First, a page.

Sebaceous Gland Tumors in Dogs
That wart-like growth on your dog’s head may be a wart or a sebaceous gland tumor. Though the vast majority of sebaceous gland tumors are harmless, you should take your dog to his vet for confirmation. Removing a sebaceous gland tumor is an easy process and allows the vet to verify it’s a harmless growth.
Sebaceous glands are tiny glands attached to the hair follicles beneath your dog’s skin. They lubricate his hair and skin by secreting the oily substance known as sebum. Older dogs, particularly those between 8 and 13 years of age, are prone to developing sebaceous gland tumors. Fortunately, most are harmless; approximately 98 percent of them are benign.
Some breeds of dogs are more vulnerable to developing sebaceous gland tumors. Predisposed breeds include the Siberian husky, West Highland white terrier, dachshund, cocker spaniel, English cocker spaniel, Alaskan malamute, beagle, basset hound, toy and miniature poodles, Samoyed, cock-a-poo, Cairn terrier and Kerry blue terrier.
Benign Sebaceous Gland Tumors
There are several types of benign sebaceous gland tumors:
About half of sebaceous gland tumors are nodular sebaceous hyperplasias, which aren’t technically tumors, but are excessive sebaceous cell divisions. These growths are light in color, shiny, small and round, taking on a cauliflower appearance, sitting on a stalk or narrow base. They may ooze a liquid that forms a crust and occasionally they’ll bleed.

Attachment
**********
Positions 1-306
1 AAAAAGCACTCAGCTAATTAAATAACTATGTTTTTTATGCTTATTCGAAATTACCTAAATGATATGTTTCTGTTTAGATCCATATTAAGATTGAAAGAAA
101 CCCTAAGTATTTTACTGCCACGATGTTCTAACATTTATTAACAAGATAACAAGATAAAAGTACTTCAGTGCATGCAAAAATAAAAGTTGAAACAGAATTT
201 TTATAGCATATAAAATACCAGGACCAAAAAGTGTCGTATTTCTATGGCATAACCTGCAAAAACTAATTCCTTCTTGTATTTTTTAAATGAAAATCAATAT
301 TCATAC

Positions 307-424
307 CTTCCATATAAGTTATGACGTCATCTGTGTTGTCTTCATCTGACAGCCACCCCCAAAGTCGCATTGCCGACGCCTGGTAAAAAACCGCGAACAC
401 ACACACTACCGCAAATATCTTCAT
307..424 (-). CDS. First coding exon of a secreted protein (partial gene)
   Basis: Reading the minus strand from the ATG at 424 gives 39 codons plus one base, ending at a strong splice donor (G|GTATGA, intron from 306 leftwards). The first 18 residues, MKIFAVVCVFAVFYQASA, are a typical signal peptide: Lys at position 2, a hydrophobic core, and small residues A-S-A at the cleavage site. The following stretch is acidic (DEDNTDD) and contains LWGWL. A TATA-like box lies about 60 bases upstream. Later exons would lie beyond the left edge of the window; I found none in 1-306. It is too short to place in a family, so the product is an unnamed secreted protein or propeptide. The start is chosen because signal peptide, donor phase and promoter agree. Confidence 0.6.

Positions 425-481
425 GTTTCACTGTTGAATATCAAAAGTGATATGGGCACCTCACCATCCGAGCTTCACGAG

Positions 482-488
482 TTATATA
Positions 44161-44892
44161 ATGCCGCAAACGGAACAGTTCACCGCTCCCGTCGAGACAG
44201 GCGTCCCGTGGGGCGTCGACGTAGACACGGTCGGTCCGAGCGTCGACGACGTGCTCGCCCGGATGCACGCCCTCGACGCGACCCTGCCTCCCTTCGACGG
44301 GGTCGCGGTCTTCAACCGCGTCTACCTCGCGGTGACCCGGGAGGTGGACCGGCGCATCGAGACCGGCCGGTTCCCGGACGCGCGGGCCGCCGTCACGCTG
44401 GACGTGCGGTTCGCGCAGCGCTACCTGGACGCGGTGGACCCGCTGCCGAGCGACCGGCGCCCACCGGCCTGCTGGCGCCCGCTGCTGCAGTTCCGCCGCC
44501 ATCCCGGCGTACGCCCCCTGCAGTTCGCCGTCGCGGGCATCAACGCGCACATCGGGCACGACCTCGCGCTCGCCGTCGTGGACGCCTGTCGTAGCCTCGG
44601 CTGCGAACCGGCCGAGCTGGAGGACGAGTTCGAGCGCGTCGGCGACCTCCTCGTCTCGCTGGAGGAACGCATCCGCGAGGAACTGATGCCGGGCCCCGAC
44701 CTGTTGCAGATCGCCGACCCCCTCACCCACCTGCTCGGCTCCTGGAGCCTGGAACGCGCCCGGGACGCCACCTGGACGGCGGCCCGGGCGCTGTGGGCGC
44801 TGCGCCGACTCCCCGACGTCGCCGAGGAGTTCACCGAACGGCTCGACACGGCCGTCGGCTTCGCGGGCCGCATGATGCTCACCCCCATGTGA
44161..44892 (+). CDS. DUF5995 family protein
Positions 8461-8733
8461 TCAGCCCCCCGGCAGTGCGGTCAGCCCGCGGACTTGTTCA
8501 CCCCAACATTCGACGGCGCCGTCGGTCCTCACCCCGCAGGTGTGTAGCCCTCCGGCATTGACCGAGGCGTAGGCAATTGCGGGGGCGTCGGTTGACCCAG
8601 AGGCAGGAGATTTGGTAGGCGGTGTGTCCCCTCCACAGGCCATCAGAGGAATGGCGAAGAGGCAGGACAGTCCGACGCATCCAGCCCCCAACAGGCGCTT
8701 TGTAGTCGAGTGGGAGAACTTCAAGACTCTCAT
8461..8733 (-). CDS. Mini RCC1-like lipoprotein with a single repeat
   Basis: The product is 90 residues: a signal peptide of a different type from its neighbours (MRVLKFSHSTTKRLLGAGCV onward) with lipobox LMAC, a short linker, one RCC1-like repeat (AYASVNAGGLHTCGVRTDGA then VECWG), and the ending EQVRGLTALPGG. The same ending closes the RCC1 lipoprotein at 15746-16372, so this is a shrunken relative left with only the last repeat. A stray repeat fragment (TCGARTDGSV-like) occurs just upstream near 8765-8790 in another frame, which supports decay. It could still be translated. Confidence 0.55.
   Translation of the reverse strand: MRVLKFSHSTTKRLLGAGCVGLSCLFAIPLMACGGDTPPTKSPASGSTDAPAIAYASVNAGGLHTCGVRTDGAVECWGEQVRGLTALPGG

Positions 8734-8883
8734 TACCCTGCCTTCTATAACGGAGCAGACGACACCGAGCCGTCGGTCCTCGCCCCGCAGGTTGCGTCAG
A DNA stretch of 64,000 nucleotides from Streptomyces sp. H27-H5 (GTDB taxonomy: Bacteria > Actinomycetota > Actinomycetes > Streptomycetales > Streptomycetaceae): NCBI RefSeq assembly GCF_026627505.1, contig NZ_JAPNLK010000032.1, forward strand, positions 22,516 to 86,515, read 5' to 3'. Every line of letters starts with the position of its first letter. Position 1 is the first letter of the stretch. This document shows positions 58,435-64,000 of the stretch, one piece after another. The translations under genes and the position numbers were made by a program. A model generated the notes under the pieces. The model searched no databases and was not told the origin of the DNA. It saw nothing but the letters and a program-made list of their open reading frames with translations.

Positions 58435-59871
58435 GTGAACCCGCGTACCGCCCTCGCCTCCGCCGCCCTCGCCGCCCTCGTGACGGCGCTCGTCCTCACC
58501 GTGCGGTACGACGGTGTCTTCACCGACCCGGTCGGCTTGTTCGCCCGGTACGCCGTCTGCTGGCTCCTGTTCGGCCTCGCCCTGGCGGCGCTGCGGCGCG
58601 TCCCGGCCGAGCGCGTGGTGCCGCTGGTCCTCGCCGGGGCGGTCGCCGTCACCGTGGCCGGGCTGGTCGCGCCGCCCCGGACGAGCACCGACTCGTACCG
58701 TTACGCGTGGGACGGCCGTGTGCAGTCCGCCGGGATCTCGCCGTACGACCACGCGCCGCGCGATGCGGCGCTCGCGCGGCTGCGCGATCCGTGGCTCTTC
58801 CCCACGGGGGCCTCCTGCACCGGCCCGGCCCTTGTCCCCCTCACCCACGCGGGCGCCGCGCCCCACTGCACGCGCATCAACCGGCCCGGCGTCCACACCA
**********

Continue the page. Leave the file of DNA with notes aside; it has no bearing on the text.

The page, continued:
Approximately 37 percent of sebaceous tumors are sebaceous epitheliomas that look identical to hyperplasias, though they tend to present in larger breeds. These growths often take on a black color and are benign tumors.
Sebaceous adenomas are benign tumors that likely developed from hyperplasias and look the same as
hyperplasias and epitheliomas.
Sebaceous gland tumors can grow anywhere, but often are found the head, including around the eyes and ears.
Treating Benign Sebaceous Gland Tumors
Though these tumors are harmless, they won’t disappear on their own. If the growth causes your dog to scratch, bleeds, interferes with his grooming or develops a secondary infection, the vet will likely recommend removing it.
Since these tumors are generally no larger than a pea, it’s an easy process taken care of with a local anesthetic — especially appealing for older dogs who may not cope well with a general anesthesia. Sebaceous gland hyperplasias and adenomas don’t tend to recur in the same spot; sebaceous epitheliomas occasionally reappear after treatment.
Approximately 2 percent of sebaceous growths are malignant. Like the benign tumors, they have a wart-like appearance, however these cancerous tumors are differentiated by ulceration and inflammation of the surrounding skin.
The vet will confirm a diagnosis of a carcinoma with a needle aspiration and a tissue biopsy and surgically remove the growths; radiation therapy may be recommended if the growths are invasive. These growths have a high likelihood of recurrence, however metastasis is rare.
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